GM won't move production from Mexico despite Trump’s criticism

GM won't move production from Mexico despite Trump’s criticism
General Motors has no plans to move small car production to the US from Mexico because of President-elect Donald Trump’s criticism of the company, said CEO Mary Barra.

She told reporters manufacturing decisions and plant investments are made far in advance of production and can’t be easily reversed.

“This is a long-lead business with highly capital-intensive investments—decisions that were made two, three and four years ago,” Barra said.

Last week, Trump attacked General Motors for building some of its Chevrolet Cruze compact cars in Mexico. He tweeted that the largest US automaker should make cars at home or face a hefty tariff.

GM said the imported cars represent less than five percent of the Cruze hatchbacks sold in the US. According to Barra, almost all of the sedans are built at the factory in Lordstown, Ohio.

READ MORE: ‘Make in USA or pay big border tax’: Trump blasts GM over cars made in Mexico

The Detroit-based company has recently announced plans to lay off 2,000 employees at two US auto plants due to weak demand for small cars. GM is among automakers that prefer to have smaller cars manufactured in Mexico to take advantage of lower labor costs and have higher-paid American workers build more profitable trucks.

According to Barra, it is “too early to speculate” about the potential impact of any future border tax or tariff. She said the company’s strategy has much more in common with Trump’s goals for trade and jobs than differences.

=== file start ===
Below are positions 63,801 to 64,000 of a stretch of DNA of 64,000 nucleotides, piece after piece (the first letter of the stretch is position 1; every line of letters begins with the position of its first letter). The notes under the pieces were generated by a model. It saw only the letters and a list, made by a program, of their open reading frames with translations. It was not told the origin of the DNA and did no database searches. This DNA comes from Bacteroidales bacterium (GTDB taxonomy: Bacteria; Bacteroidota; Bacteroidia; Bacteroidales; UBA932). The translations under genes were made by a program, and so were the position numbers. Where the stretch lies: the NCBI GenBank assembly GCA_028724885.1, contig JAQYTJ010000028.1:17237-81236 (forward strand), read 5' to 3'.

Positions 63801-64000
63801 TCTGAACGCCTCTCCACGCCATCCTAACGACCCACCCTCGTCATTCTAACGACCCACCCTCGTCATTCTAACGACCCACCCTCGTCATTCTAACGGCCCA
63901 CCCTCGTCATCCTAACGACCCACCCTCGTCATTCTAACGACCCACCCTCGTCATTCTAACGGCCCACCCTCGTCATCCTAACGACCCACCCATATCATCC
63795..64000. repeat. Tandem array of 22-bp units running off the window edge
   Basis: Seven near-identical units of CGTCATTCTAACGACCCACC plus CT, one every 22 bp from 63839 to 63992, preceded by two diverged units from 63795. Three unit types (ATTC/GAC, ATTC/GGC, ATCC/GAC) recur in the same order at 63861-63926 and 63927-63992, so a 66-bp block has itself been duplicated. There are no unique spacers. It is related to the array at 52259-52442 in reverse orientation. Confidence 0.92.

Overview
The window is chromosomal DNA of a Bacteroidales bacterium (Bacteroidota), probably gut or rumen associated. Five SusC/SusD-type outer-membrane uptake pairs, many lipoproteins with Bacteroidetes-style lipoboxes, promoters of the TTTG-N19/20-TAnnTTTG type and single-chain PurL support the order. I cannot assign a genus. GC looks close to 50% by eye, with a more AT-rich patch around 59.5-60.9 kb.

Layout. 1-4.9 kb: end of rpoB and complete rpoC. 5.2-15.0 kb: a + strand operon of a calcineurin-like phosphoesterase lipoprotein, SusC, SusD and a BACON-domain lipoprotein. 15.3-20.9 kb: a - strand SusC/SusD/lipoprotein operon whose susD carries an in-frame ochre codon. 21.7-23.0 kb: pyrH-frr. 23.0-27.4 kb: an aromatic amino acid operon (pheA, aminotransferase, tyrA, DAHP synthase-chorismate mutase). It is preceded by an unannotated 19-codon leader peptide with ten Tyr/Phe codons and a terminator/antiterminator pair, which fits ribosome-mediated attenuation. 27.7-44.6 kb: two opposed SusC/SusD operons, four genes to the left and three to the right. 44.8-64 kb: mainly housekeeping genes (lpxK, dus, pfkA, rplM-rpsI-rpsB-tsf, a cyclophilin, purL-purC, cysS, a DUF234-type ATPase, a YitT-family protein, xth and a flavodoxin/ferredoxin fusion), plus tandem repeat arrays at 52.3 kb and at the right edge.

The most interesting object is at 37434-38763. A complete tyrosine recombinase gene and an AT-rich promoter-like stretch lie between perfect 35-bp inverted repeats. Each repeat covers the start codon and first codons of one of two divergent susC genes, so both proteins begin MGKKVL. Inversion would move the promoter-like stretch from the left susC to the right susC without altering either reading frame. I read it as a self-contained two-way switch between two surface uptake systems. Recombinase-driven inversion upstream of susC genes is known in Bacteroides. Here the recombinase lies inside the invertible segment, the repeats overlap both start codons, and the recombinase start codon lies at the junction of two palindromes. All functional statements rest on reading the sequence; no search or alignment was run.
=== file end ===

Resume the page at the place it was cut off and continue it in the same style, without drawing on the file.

“I very much look forward to being part of the solution that allows the country to be strengthened along with business, along with our manufacturing capability,” she said.

Barra is one of a group of CEOs advising Trump on economic issues. She declined to say whether has discussed the matter with him directly. People familiar with the case told the Wall Street Journal she has called Trump after his critical tweet and had a “cordial” conversation with him.

The US president-elect has repeatedly criticized local companies such as Ford and Toyota for moving jobs across the border. Trump threatened them with heavy border taxes. Last week, Ford canceled plans to build a small car factory in Mexico and announced 700 new jobs in Michigan. The company said the decision was not the result of Trump’s pressure.

Automaker Fiat-Chrysler said it would spend $1 billion in part to renovate a plant in Michigan to make some versions of its Ram pickup truck, which is currently assembled in Mexico.